The recession of the past few months has taken its toll on organic farmers. Until recently, the industry was booming as consumers switched to products perceived as greener, healthier and more ethically produced. Now, as many consumers are feeling the pinch, they are switching to cheaper foodstuffs. The resulting decline in demand for organic food has turned profit into loss for many organic farmers. According to the first of the linked articles below, at least two organic farmers are leaving the movement each week.
But what will happen as the economy recovers and people start turning back to organic products? Given that it takes some two years to convert to organic standards, there could be supply shortages next year.
As UK shoppers tighten their belts, organic farmers feel the squeeze Guardian (11/4/09)
United Kingdom-Organic slowdown Farming UK (12/4/09)
Can the organics survive the current economy? Limerick Post (10/4/09)
- How close to perfect competition is the market for organic foods?
- What determines whether an organic farmer should continue in the market even though a loss is being made?
- What can you conclude about the income and price elasticities of demand for organic produce and the cross-price elasticity of demand for organic food with eating out?
- What is likely to happen to the market for organic food over the next two years?
Google is a classic example of the new ‘Internet economics’. The main service it provides – search – is completely free and yet it is an enornmously profitable company and growing fast. Much of what they provide in addition to their search service is also free: Google Docs, Google Maps and Google Scholar. So how do they do it? The first link below is an article considering this issue and the second link gives access to an archived version of In Business giving further detail. The programme is well worth listening to. A key part of the explanation for this new phenomenon relates to the low and falling costs of providing these internet services.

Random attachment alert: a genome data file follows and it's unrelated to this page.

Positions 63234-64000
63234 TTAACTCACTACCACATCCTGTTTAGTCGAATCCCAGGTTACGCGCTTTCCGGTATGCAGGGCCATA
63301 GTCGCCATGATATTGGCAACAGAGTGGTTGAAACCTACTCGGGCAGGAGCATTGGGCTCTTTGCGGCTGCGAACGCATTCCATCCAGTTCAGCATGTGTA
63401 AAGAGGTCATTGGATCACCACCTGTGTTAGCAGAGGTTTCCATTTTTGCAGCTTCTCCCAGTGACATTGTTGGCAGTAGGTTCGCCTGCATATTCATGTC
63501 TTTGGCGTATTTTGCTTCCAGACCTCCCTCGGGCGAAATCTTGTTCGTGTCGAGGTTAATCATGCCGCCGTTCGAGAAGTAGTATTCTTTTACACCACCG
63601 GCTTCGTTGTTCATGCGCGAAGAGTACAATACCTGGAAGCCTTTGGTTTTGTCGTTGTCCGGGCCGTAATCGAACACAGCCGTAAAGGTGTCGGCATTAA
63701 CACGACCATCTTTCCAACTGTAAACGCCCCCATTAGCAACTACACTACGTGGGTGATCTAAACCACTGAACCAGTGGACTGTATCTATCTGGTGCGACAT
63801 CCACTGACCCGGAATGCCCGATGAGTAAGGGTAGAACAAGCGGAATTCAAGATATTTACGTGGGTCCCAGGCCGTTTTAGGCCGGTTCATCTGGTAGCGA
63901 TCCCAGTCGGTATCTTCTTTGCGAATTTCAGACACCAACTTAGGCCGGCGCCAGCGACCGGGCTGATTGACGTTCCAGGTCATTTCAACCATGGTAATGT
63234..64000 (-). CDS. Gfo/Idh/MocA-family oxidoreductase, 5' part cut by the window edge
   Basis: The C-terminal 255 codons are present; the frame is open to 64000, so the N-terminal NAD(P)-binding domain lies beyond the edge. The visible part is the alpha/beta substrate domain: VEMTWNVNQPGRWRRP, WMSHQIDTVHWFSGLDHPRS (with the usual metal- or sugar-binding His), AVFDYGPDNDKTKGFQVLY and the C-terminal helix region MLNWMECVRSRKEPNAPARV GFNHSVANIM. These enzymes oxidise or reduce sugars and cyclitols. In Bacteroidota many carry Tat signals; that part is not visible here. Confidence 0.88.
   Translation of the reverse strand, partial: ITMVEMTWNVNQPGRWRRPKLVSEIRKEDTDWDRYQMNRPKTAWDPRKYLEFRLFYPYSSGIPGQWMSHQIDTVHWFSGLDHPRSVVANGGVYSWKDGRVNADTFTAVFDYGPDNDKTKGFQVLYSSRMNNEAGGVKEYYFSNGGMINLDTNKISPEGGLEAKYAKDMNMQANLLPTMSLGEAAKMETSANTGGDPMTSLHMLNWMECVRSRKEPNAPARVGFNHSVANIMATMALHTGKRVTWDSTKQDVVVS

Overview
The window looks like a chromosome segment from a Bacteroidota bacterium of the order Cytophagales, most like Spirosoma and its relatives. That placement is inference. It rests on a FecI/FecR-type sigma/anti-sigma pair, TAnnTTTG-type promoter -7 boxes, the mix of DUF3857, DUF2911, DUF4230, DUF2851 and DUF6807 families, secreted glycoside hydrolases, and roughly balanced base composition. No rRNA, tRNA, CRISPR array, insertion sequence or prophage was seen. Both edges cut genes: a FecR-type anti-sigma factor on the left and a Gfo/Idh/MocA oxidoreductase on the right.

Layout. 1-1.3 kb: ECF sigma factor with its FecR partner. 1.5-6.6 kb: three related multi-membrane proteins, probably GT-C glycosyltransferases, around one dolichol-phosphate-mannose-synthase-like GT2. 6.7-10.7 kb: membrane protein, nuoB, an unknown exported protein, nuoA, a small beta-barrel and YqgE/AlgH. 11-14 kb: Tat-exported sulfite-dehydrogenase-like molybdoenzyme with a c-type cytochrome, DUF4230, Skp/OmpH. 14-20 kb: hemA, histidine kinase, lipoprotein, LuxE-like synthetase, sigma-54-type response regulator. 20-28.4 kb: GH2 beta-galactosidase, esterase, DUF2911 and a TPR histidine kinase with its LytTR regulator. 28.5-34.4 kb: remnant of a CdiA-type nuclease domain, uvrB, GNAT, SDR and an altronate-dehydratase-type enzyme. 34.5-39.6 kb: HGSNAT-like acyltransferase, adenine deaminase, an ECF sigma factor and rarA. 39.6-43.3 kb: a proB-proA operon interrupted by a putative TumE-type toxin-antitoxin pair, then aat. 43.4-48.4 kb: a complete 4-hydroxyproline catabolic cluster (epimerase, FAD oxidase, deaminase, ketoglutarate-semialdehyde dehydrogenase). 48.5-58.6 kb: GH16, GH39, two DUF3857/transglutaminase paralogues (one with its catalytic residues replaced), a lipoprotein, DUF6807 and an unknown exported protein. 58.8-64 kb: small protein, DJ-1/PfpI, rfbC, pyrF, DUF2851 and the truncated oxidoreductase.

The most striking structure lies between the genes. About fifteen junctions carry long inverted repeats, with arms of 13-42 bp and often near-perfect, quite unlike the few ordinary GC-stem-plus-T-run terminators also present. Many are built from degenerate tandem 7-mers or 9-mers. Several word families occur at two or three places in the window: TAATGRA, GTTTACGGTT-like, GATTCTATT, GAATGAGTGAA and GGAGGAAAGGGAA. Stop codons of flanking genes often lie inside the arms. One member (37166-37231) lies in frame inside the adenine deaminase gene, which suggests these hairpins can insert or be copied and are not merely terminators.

Buy none, get one free BBC News Online (8/1/09)
Free for all BBC News Online (8/1/09) In Business – programme archive
- Write a short paragraph explaining briefly the Google business model.
- Identify two fixed and two variable costs of running an internet search service.
- What are the marginal costs of Google providing additional internet searches?
- Discuss the relationship between costs, revenue and profit for a company like Google as demand for their servces grows.
In complete contrast to the holidaying habits of the Blair family, Gordon Brown chose to take his holiday this year in Weymouth on the Dorset Coast. Is he setting us a good example? Should we all be holidaying at home to support the UK economy? In the article below, David Smith looks at the impact of holidaying abroad on the UK balance of payments.
Holiday at home and do your bit for Blighty Times Online (26/8/07)
||Examine the impact of growing overseas travel on the UK balance of payments.
||Assess the impact of a reduced tourism deficit on the rest of the UK economy.
||Discuss policies that the government could adopt to help encourage a reduction in the balance of payments deficit on tourism.
Passenger groups have reacted angrily to the raising of off-peak fares by South West Trains by around 20% on many journeys. The train company has increased unregulated fares significantly where there is little competition, but appears to have limited the increases on journeys where there is competition. Is this an abuse of their monopoly position?
Train firm accused of abusing monopoly Times Online (8/5/07)
Price hike angers train watchdog BBC News Online (8/5/07)
||Discuss the extent to which South West Trains has a monopoly on its rail journeys.
||Using diagrams as appropriate, show the reasons why South West Trains has chosen to increase off-peak prices by as much as 20%.
||Discuss the likely value of the price elasticity of demand for off-peak rail journeys. To what extent will this have influenced South West Trains’ pricing decision?